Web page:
A Zoom tip for just about everyone: chat and reactions features
Despite many adult education programs getting back to in-person learning, lots of learning centers are still offering virtual classes and tutoring sessions via Zoom. And while Zoom has likely been a part of your life in one way or another for the past several months, I know many of you reading this tip may still feel like novices, while others of you may feel like pros. Either way, this five-minute video about the chat and reactions features in Zoom has something new for everyone. I myself learned that the coffee cup reaction icon means you are away from the meeting for a moment–now that could come in handy!
The video demonstrates how to do the following, from the most basic to fairly advanced:
- Open the chat box
- Send a chat message to everyone in the meeting
- Send a private chat message to one person in the meeting
- Add an emoji to a chat message
- Send an attachment via chat
- Open a file via chat
- Save a chat transcript
- Use reactions like thumbs up, heart and laughing emojis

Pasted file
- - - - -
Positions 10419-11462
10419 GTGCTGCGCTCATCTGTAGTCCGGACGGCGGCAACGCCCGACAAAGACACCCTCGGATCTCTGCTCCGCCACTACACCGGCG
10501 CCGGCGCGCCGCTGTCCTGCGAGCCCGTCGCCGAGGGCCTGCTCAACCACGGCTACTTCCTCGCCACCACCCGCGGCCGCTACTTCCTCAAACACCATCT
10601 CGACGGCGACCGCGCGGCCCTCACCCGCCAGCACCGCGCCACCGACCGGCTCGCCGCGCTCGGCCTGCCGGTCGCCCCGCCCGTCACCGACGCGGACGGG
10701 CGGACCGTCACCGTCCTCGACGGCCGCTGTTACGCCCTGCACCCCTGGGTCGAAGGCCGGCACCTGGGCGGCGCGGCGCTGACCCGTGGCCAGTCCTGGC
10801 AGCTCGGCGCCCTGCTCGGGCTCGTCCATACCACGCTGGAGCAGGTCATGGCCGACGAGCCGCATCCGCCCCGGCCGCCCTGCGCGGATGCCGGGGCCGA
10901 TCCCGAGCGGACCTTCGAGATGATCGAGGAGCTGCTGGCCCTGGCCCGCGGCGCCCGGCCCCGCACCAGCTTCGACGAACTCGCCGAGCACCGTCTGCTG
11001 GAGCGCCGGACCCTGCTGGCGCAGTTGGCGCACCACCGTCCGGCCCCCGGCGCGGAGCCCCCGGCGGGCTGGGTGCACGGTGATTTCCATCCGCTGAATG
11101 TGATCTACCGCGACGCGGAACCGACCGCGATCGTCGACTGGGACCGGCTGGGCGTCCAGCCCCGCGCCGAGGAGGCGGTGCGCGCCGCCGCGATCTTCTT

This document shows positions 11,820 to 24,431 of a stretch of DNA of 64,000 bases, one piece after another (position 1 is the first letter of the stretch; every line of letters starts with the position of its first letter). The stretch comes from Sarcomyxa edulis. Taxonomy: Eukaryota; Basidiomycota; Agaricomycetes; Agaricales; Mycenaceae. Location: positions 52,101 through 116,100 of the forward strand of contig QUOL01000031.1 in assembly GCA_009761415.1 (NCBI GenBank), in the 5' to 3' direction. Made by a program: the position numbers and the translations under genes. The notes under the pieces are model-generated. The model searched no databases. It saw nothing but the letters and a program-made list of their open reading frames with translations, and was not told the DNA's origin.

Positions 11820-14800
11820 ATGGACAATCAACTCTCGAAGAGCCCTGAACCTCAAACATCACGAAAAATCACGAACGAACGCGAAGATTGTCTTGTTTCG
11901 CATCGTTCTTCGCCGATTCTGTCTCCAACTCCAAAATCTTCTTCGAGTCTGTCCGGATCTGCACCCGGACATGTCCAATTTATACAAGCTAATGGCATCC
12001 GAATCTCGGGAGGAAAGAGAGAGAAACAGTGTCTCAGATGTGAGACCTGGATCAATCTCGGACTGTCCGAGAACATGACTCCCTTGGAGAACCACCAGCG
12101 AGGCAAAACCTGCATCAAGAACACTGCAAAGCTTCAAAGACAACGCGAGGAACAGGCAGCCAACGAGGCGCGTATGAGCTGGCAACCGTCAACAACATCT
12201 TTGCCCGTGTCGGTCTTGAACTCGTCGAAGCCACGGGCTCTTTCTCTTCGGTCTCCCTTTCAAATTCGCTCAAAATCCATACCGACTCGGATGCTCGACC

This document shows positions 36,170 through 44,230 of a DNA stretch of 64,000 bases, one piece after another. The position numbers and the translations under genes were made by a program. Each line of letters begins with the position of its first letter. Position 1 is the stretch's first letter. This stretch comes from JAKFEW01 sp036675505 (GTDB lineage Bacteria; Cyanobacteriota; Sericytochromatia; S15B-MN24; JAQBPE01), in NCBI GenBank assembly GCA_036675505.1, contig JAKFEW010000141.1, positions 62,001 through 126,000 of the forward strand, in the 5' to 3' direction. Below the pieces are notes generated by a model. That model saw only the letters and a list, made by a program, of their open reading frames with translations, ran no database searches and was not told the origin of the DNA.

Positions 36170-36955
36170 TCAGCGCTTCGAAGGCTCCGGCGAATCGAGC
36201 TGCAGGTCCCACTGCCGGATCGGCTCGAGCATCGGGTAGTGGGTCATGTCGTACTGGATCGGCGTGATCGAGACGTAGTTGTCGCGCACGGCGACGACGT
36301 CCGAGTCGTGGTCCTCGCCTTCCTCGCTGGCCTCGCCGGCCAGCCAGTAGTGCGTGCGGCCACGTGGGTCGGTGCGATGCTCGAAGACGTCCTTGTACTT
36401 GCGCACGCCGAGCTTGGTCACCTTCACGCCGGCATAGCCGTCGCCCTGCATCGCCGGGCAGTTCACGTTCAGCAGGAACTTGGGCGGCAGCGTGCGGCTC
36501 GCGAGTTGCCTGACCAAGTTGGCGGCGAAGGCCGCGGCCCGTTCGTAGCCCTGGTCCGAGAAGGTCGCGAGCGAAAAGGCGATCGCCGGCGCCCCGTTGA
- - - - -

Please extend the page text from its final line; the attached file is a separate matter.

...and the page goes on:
- Raise a hand
- Change the chat and reactions settings for your meeting participants if you are the host
If you are on the novice end of the spectrum, here are a few tips regarding this video:
- Watch it 2-3 times, pausing when needed.
- Don’t get in the weeds with the information that is not pertinent to you, for example, saving a chat log and changing chat settings in the Zoom meeting portal are skills in the video you can ignore if you are using Zoom in an educational setting as a volunteer.
- Set up a practice session with other volunteers, colleagues, friends or family members to practice the skills you learn from the video.
- Ensure you are very comfortable with the Zoom chat or reactions feature you have learned before teaching learners how to use it.
As much as you may want it to, it appears Zoom as a teaching platform is not going away. Take five minutes today to add a Zoom tool to your toolbox.
For questions or comments about this tutor tip, please contact Literacy Minnesota’s Tutor Training Coordinator, Meghan Boyle, at firstname.lastname@example.org.
Photo by Anna Shvets: https://www.pexels.com/photo/people-on-a-video-call-4226122/